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If I have a pointer to a base class A in C++, how would I be able to tell in my code that the pointer is to a derived class B or C?

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1  
Is this what you want? stackoverflow.com/questions/351845/… –  dheerosaur Dec 13 '10 at 7:06
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3 Answers

up vote 6 down vote accepted

Assuming the base class A is polymorphic (i.e. it has at least one virtual function), you can use dynamic_cast. Given an A* ap;:

if (B* bp = dynamic_cast<B*>(ap)) {
    // the object is a B
}
else if (C* cp = dynamic_cast<C*>(ap)) {
    // the object is a C
}
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In order to improve readability and avoid 'did you mean "=="' comments from the compiler, I prever if((blah) != 0). Just a matter of taste. –  sje397 Dec 13 '10 at 7:11
1  
@sje397: That won't work because blah in this case is a declaration, not an expression. Because it is a declaration, the = is not operator=, and I don't think most compilers would issue a warning here. –  James McNellis Dec 13 '10 at 7:12
    
@James: still don't get it - it must evaluate to something 'false' to work as the condition in the if yes? –  sje397 Dec 13 '10 at 7:22
1  
@sje397 and @wrongusername: if the object is not either the type being cast to or a type derived from the type being cast to, then dynamic_cast will return 0 which is evaluated as false. Otherwise it returns a pointer to the object you already have a pointer to, but this pointer will know that it points to an object of the derived type. –  Max Lybbert Dec 13 '10 at 8:44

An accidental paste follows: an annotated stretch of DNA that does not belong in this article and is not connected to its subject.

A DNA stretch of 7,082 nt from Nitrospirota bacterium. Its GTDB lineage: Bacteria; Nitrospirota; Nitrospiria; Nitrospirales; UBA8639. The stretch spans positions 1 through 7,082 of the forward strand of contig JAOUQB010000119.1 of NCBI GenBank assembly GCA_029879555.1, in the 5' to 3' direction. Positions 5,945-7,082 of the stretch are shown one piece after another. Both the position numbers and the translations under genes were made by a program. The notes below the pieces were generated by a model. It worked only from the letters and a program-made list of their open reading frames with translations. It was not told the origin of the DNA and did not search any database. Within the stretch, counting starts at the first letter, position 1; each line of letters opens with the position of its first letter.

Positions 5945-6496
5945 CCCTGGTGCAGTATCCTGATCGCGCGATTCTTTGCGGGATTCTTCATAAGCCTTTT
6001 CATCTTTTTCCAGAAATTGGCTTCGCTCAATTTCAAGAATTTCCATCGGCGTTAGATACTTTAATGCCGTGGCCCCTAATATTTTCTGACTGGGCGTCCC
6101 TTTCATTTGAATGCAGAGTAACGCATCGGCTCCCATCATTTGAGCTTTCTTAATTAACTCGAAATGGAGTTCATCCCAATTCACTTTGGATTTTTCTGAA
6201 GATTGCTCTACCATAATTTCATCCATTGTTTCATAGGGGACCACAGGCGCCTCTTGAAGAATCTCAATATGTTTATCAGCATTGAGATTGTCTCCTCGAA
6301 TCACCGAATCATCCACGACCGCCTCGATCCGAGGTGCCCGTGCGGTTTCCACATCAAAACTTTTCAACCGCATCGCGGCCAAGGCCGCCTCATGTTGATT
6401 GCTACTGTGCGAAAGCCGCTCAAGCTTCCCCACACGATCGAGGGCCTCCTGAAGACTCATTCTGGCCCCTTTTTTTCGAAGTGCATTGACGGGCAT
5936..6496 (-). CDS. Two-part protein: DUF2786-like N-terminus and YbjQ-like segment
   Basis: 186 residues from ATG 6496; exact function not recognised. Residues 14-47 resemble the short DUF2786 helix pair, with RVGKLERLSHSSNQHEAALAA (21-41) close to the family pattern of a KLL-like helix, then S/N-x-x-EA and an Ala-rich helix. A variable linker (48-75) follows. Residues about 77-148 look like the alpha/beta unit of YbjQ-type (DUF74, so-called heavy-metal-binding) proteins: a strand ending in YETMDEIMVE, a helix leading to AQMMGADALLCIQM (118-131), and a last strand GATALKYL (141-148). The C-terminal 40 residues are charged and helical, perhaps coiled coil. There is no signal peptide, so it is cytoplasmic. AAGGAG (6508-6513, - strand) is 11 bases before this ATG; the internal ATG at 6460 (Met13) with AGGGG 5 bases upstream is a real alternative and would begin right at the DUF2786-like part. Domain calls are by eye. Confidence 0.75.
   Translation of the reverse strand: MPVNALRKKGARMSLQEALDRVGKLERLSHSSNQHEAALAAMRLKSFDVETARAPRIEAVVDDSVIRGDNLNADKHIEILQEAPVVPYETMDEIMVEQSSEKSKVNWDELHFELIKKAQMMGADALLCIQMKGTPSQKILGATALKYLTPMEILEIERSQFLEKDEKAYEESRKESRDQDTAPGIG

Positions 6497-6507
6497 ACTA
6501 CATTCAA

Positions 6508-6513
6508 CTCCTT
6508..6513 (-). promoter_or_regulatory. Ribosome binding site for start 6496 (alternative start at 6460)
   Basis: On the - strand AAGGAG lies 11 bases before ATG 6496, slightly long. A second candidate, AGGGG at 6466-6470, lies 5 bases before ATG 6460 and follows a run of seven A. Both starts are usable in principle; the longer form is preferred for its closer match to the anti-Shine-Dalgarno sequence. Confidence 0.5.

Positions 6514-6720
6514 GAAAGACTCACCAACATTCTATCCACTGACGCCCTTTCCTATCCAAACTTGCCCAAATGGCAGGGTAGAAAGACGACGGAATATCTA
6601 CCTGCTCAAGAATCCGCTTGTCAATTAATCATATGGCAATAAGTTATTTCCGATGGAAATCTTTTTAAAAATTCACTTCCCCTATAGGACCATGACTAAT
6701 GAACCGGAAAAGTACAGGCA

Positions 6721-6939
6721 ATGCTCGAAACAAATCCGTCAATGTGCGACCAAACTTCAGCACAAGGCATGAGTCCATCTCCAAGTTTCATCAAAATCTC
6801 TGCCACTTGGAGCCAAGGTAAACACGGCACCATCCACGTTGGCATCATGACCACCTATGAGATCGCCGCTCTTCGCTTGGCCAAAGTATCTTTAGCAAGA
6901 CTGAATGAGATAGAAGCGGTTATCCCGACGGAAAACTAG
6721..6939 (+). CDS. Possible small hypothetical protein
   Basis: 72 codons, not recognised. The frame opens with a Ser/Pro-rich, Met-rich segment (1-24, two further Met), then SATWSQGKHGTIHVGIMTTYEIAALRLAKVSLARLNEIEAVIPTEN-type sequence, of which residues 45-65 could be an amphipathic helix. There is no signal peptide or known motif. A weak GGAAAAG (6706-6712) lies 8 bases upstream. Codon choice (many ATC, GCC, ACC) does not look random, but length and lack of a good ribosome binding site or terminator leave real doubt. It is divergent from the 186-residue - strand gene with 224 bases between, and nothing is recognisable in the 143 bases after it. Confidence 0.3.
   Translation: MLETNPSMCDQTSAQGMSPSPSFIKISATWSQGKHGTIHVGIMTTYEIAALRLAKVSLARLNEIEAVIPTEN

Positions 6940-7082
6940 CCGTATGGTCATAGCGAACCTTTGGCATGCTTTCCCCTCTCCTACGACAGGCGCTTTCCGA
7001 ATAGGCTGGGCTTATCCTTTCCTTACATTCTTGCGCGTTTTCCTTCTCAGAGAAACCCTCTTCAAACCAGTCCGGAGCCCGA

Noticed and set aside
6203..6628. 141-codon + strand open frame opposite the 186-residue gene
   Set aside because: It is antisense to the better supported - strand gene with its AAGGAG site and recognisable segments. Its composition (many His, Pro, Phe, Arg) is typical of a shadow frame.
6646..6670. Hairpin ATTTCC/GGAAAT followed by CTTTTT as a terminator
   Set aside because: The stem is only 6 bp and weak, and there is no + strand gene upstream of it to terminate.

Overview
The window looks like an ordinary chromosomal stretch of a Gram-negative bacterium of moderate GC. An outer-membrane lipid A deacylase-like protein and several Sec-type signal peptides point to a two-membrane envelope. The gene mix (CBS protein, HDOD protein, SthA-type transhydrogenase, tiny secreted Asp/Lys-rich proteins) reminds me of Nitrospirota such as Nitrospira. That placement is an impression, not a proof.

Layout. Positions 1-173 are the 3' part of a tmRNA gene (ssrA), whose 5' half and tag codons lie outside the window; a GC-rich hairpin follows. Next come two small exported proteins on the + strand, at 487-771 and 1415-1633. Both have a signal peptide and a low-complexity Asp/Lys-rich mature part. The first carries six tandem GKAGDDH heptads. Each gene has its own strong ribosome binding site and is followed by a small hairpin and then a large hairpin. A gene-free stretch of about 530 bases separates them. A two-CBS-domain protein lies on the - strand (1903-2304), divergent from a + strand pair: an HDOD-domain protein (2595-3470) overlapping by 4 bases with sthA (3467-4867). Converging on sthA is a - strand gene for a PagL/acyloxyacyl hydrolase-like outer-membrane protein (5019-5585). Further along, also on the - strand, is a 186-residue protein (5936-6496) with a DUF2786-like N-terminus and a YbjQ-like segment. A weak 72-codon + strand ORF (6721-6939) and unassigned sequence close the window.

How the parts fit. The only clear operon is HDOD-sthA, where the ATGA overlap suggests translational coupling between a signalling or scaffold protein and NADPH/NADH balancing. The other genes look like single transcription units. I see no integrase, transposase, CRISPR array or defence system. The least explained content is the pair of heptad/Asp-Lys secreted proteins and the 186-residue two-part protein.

1  
I asked a question to help clarify: stackoverflow.com/questions/4427228/… –  sje397 Dec 13 '10 at 9:12
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You generally shouldn't need to know:

struct A {
    virtual int generate_foo() = 0;
};

struct B : A {
    int generate_foo() { return 42; }
};

struct C : A {
    i_;
    C(int i) : i_(i) { }
    int generate_foo() { return i_++; }
};

If you have an A* you (1) know that it has a generate_foo() method, and (2) know that generate_foo() will generate an appropriate foo for whatever object you really do have. In general that should be enough and you should be able to keep track of when you have an A*.

Philosophically, the designers of C++ spent years trying to avoid adding runtime type information because it' too easily used incorrectly. However, they eventually decided that they were on the wrong end of a losing battle and added dynamic_cast and typeinfo(). C++0x will add more.

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Another approach,

if ( typeid(*pBase) == typeid(A))
{
      cout << "A" << endl;
}
else if ( typeid(*pBase) == typeid(B))
{
      cout << "B" << endl;
}
else if ( typeid(*pBase) == typeid(C))
{
      cout << "C" << endl;
}
else
{
      cout << "something else" <<endl;
}

But I would prefer James's approach, because using that you don't only determine the type, but you also have the type-casted instance to work with, afterwards!

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